There’s more to writing fan fiction than Fifty Shades of Grey.
As soon as I finished Mass Effect 3 and all of its DLC, I was overwhelmed with a feeling of denial. I couldn’t accept the fact that Shepard’s story has come to an end. I spent quite some time speculating on what surviving characters in my canon would be up to if the game continued. It progressed to telling my friends and discussing the ideas we had until our brains couldn’t handle any more plot points. It ended up being on several pages of Microsoft Word and it seemed like there was only one logical thing to do: upload it to FanFiction.net. Other works based on video games followed after that as my hobby turned into a learning experience.
No, I didn’t become the sensei of writing smut stories nor sold an erotic best-seller based on something I wrote. All of my stories don’t even have gratuitous sex scenes. The intimacy in my stories are often teased and very subtle. I did become a better writer thanks to the Fan Fiction community. A lot of people in the outside world think that the community is mostly filled with people who want to see the most obscure pairing ever bump uglies. While that might be true, there are stories that exist that are completely devoid of romance. There are also folks who simply get excited by reading simple romance with so much cheese that a lactose intolerant person could die.
The best part about the community is that they know their stuff. These are people who are informed of almost every minute detail in a video game. This is particularly helpful with improving your consistency in fiction writing. I remember receiving feedback that I was using a different measuring metric for distance as opposed to what was actually used in the Mass Effect series. It might be a trivial detail for some, but if inconsistencies like this stack up they make a difference. I also wanted to portray different races properly so keen fans were a big help in addition to checking the game’s wiki. My goal was to create new stories that was still within the universe and characterizations featured in the game.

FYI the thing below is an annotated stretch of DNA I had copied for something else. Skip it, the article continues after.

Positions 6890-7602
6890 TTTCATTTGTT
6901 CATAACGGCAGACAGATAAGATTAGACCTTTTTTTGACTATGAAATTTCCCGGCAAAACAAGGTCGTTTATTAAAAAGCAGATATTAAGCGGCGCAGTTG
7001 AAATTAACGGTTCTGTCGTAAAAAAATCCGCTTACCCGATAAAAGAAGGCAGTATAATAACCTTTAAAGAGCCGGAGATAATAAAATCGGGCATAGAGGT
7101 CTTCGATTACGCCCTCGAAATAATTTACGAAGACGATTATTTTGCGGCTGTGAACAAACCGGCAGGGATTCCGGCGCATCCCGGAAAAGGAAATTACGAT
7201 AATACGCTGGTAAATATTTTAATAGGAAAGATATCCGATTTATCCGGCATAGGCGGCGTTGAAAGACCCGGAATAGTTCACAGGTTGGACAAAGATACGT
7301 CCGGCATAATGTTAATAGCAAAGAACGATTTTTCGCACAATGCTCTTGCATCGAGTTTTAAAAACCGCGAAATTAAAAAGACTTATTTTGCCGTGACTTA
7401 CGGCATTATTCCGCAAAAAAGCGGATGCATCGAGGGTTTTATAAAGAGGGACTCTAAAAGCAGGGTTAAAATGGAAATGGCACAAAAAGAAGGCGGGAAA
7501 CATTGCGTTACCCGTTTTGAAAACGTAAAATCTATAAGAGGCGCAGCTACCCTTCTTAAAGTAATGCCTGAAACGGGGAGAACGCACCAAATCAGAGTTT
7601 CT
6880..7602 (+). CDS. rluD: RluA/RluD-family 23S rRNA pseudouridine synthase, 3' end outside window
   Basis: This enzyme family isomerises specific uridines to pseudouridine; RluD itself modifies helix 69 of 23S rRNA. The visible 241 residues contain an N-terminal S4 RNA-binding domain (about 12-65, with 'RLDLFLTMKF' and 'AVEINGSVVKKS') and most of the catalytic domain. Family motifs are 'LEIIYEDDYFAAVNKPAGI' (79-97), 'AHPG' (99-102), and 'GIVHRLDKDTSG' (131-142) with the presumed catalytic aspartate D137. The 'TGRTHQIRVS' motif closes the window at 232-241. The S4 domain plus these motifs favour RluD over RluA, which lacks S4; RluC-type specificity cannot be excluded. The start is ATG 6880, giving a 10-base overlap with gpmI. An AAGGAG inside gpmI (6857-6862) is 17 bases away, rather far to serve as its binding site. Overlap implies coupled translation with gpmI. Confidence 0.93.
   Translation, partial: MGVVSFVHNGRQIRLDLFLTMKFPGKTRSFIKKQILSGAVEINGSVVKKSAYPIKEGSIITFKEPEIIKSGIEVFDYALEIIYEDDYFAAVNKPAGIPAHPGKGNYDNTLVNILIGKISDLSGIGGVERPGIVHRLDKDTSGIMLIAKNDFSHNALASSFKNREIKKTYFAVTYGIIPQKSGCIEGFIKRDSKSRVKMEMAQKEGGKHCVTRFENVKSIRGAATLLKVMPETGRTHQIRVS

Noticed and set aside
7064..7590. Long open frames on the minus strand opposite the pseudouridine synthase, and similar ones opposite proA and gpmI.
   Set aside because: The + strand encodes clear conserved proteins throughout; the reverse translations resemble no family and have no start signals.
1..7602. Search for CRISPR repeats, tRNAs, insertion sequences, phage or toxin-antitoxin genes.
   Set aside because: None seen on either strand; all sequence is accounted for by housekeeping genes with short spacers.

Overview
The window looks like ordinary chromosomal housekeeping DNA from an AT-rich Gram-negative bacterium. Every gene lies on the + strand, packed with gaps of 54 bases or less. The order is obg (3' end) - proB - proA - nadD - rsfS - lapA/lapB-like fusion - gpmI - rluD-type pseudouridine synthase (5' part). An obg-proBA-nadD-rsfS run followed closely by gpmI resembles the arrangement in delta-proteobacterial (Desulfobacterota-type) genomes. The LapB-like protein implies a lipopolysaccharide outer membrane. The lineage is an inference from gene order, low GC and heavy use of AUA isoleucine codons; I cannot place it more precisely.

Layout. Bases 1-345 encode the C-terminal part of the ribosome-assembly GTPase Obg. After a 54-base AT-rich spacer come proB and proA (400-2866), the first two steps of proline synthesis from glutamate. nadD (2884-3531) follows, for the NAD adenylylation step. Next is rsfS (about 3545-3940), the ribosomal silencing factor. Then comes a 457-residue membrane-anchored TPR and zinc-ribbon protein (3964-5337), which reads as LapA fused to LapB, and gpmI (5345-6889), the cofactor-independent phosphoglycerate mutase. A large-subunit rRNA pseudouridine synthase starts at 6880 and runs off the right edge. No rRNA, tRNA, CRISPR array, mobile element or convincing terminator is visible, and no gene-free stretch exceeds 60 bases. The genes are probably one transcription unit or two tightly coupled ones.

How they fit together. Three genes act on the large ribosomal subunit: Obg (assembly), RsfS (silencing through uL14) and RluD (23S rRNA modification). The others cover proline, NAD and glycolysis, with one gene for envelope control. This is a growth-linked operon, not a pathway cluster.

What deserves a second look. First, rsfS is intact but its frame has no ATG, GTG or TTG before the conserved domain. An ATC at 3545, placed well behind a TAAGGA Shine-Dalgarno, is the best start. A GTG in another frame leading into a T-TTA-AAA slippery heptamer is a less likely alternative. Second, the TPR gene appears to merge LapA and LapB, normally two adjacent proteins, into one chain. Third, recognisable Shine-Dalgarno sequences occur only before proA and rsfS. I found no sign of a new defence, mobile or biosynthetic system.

A lot of people see fan fiction as a way for fans to do whatever they want with characters. On the other hand, I use fan fiction communities for an entirely different purpose. As I’ve said, it’s a way for me to practice consistency and train myself to pay attention to keen detail. Readers would point out scenes I wrote they thought would go against a character’s previous statements and/or actions. They’ll back it up with sources too! It’s really amazing knowing what they know. While there are a lot of people who would write glowing reviews for anyone who would write fan fiction for their OTP regardless of quality, there are those that’ll take the time to provide substantial criticism.
Writing fan fiction for video games also taught me about sticking to deadlines and not letting other people down. Sometimes I still can’t believe how often I get e-mails from FanFiction.net with requests from users asking me to update my stories. Admittedly, it has been nearly a year since my last update so you might wonder if I learned anything at all. I’ve been in their position countless of times. A well-written fan fiction is like finding a needle in a haystack and it sucks when you’re cut off mid-story once you do find it. I realized that creators have a responsibility to the people who enjoy our work. It’s not just yours once you release it. It becomes theirs as well. You wanted feedback, now they want more material.
It’s also a good way to get over your nerves of letting folks see your work. I was always scared of putting my work out there because of the scathing criticism I might get even if I knew that was better than being stuck with mediocre material. I spent about 20 minutes debating on publishing the first chapter I’ve ever written for a fan fic. The funny thing is that a friend of mine IRL figured out that the story she was reading was written by me since my username was basically my favorite character’s name and she knew my writing style. Once you get it out there, you’ll get used to praise and criticism from all kinds of folk.